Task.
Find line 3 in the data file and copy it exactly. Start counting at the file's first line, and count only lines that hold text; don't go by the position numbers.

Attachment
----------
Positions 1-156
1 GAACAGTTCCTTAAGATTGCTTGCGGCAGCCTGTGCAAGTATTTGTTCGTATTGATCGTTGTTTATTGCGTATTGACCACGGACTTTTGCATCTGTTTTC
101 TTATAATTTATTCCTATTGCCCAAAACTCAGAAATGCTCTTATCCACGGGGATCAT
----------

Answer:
101 TTATAATTTATTCCTATTGCCCAAAACTCAGAAATGCTCTTATCCACGGGGATCAT